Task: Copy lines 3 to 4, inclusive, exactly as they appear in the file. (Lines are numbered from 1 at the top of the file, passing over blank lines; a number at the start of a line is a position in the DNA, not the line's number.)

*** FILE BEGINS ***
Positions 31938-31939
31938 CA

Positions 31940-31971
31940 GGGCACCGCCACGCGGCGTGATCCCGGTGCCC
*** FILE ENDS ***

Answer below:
Positions 31940-31971
31940 GGGCACCGCCACGCGGCGTGATCCCGGTGCCC